What is the Cabin Program?
Often referred to as the Cabin Program, the official name is the Recreation Residence Program (RRP) of the U.S. Forest Service. This unique 'Cabin in the Woods' program was established by Congress in 1915 to facilitate family recreation experiences on our National Forests. A cabin and its improvements are the personal property of the owner who pays an annual fee for the use of the National Forest land the cabin sits on. Renewable 'Special Uses Permits' are issued for 20 years at a time and come with a number of restrictions and obligations for the use of the land. A two-page Recreation Residence Program Overview is mandatory reading for anyone considering the purchase of a cabin.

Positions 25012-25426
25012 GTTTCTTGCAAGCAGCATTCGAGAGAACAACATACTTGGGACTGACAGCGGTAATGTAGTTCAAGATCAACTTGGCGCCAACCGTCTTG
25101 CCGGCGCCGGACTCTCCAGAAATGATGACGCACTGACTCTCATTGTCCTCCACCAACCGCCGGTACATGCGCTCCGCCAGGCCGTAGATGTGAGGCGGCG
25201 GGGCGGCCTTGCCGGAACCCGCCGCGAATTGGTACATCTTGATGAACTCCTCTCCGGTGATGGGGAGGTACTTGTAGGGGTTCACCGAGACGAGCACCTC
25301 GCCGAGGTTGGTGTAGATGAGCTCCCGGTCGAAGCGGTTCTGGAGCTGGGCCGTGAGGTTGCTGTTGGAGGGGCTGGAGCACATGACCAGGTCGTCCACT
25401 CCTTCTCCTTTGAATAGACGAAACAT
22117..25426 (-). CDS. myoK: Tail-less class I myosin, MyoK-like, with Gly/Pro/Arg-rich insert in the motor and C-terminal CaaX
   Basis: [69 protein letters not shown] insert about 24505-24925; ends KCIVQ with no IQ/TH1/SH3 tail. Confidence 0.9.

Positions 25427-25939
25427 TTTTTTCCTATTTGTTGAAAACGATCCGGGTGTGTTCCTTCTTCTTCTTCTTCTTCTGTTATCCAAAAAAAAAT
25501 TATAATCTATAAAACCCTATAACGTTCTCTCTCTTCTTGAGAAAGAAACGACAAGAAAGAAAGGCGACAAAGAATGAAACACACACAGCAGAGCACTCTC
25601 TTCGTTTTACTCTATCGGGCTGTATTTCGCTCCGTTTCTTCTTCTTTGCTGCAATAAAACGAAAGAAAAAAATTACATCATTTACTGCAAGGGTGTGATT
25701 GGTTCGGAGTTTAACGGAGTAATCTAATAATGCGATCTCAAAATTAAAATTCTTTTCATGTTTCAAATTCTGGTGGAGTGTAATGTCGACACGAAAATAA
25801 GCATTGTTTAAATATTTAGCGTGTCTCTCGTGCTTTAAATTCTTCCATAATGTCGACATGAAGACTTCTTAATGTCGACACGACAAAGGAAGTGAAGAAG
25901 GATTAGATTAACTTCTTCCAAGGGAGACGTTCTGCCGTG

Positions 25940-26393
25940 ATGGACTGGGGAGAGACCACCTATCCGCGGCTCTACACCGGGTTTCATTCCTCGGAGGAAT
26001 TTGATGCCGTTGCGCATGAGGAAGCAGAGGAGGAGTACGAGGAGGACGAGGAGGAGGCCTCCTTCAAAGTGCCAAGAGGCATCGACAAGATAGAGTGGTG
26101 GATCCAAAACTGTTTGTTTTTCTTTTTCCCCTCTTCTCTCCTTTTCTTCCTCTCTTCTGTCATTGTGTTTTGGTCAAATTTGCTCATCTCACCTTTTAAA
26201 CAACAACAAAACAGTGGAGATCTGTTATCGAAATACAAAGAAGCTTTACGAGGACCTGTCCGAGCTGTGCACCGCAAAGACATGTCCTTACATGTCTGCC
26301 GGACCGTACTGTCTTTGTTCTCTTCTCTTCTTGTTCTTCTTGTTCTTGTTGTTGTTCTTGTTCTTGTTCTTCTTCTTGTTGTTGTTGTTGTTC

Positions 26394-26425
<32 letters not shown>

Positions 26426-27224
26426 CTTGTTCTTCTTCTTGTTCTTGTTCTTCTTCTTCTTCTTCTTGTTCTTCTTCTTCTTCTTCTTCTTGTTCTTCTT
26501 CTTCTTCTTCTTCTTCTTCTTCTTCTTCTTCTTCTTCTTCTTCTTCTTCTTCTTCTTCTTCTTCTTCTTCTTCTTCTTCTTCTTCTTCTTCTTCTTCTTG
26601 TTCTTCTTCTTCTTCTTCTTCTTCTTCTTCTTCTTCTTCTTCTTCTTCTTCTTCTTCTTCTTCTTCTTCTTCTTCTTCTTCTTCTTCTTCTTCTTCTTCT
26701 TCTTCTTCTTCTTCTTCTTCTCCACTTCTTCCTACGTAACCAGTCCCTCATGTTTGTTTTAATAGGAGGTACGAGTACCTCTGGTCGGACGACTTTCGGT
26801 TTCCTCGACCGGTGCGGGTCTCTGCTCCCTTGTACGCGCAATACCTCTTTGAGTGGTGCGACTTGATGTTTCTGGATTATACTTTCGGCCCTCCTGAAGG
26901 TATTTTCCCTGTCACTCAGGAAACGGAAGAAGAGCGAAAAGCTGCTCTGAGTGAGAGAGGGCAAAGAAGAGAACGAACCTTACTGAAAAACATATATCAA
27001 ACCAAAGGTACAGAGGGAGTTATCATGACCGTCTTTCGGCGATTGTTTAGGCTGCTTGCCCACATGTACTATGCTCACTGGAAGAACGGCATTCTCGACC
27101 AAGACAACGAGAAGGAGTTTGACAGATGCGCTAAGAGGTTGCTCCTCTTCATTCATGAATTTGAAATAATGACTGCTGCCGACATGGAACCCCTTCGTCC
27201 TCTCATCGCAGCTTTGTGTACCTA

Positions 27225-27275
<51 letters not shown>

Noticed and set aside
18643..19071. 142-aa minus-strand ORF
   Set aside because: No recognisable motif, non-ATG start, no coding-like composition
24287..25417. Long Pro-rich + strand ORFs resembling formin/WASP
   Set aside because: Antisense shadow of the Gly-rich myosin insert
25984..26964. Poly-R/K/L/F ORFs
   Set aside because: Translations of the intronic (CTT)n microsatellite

Currently, there are nearly 14,000 cabins in the program. Cabin lots are generally located in groups designated as 'cabin tracts' by the Forest Service. A total of 800 cabin tracts can be found in over 110 National Forests in 24 States, plus Puerto Rico.
Click here to access the USFS Recreation Residence website. (note: as of early 2017, the USFS posted RRP information is somewhat out of date, we understand the Forest Service is working to update)